Walter will discuss the time exchange in more detail this Thursday, March 10, from 7 to 8:30 p.m. in the Antioch College Arts & Sciences Building, room 219, as part of a panel called “Regional Examples of the Sharing Economy.” The title refers to alternative forms of economic activity that rely on the sharing of access to goods and services, according to Jennings. The second panelist is Brett Joseph, a Cleveland-based educator and organizational systems consultant, speaking on the Cleveland Evergreen Cooperatives, a connected group of worker-owned cooperatives that provide goods and services to major Cleveland institutions. And the third panelist is Lisa Daris, chapter coordinator for Slow Money Central Ohio, an organization that connects local investors with local food systems.

Jennings said on Monday that there are many ideas bubbling up, locally and around the county, about new and more democratic forms of economy. The concept of a worker-owned cooperative food hub in Yellow Springs is one such idea, and it’s smart and doable, according to both Jennings and Walter.

“We already have a wonderful local food base,” said Jennings. We can expand this into a food hub.”

Such a hub could offer shared facilities (such as a commercial kitchen), shared services (such as distribution and marketing, perhaps even a “local brand”) and access to local financing and business consulting. Working groups at the YS Resilience Network and Antioch College are already deep in discussions of how such a hub would work, said Jennings.

Villagers interested in a food hub and other cooperative economic models are invited to attend a workshop tackling these topics, held Saturday, March 19, from 11 a.m. to 4 p.m. at the United Methodist Church. “Toward a Democratic Economy” will begin with a keynote from Peter Block of Cincinnati, an expert in community building and empowerment, and will feature sessions on developing local financing and investing, a cooperative entrepreneurial hub and a cooperative food hub.

Jennings noted that this month’s conversations build on earlier brainstorming and planning sessions. In 2009, Community Solutions brought local economy pioneer Michael Shuman to the village for a workshop on strengthening the local economy by capitalizing on local assets, including time, talent and money, and reducing “leakages” of investment and spending. A number of the ideas that got expressed during those discussions have borne fruit, Jennings said, highlighting Antioch’s Wellness Center, the construction of the Mills Park Hotel and the college’s solar array, as well as recent movement toward a municipal solar array on the Glass Farm property.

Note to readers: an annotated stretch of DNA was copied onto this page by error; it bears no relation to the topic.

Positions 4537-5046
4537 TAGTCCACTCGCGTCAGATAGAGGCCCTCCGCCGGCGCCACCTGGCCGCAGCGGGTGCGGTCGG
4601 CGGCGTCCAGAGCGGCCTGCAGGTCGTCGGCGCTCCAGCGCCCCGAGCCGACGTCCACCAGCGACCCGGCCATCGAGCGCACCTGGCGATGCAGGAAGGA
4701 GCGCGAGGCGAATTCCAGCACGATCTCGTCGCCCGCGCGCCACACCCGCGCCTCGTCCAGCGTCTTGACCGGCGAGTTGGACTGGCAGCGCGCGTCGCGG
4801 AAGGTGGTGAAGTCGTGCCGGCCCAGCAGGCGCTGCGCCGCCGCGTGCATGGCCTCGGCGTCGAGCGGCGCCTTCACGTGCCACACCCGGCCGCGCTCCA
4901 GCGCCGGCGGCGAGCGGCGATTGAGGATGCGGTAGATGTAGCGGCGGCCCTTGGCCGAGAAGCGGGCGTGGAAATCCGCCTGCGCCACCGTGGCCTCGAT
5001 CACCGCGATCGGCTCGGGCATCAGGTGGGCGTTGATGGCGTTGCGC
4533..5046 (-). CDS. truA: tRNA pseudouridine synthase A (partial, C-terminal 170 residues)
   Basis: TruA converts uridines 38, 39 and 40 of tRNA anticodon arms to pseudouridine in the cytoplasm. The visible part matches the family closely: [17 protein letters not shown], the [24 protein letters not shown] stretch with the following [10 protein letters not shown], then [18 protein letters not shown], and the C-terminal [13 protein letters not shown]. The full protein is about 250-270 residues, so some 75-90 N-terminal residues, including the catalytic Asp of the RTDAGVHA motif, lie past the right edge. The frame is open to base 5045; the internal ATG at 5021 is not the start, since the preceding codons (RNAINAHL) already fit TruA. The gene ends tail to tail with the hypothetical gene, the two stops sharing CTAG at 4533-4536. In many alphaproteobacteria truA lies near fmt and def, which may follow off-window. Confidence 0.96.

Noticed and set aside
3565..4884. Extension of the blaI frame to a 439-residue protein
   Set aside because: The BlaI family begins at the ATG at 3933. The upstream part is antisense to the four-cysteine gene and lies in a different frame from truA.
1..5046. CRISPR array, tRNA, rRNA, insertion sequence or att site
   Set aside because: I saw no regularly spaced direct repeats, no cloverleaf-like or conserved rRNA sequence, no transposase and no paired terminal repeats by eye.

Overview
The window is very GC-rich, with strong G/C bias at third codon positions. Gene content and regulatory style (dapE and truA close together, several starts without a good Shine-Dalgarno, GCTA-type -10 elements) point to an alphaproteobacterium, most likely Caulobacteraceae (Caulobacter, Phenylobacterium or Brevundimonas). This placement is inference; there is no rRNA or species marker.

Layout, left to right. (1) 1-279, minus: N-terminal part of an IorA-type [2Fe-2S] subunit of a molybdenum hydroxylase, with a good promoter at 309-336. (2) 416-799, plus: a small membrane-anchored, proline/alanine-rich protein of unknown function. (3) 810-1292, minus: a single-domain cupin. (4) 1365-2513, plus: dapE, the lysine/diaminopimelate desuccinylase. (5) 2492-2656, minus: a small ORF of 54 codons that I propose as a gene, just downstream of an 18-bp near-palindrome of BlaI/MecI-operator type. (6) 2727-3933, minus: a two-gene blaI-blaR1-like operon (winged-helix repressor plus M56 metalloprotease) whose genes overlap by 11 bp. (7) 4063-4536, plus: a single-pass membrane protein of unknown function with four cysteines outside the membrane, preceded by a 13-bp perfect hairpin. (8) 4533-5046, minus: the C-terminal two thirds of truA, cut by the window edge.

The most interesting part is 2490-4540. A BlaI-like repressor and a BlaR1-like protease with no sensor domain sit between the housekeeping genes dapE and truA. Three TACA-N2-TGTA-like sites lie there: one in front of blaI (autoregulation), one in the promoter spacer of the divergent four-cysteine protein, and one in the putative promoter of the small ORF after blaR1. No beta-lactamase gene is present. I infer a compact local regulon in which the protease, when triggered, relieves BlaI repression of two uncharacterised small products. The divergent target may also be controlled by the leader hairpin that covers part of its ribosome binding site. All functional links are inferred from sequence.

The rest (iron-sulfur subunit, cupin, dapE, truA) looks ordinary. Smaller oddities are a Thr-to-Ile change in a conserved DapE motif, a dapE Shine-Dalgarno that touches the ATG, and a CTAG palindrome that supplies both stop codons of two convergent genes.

“It’s important that people know we have these conversations, and they have a long-term impact in terms of actions and projects in the community,” she said.

The final event of the month is a free screening of the documentary “Money and Life,” by director Katie Teague, on Sunday, March 20, at 1 p.m. at the Little Art Theatre. The film — a look at the origins and meanings of money and a call to revise our relationship to it — touches on some of the deepest implications of the term “local economy,” according to Jennings.

“We’ve been mesmerized into thinking wealth is the same thing as money,” she said, when in fact it is much more: the relationships in a community; the sharing of skills, time and talents; the physical forms a community takes. Underlying the many experiments in new and more democratic forms of economy is a fundamental shift in our concept of wealth and ownership.

“We’re moving away from a sense of abundance that comes from what we [individually] own to what we have in common as a community,” said Jennings.

All local economy events are free. See the Facebook pages of Community Solutions and YS Resilience Network for details.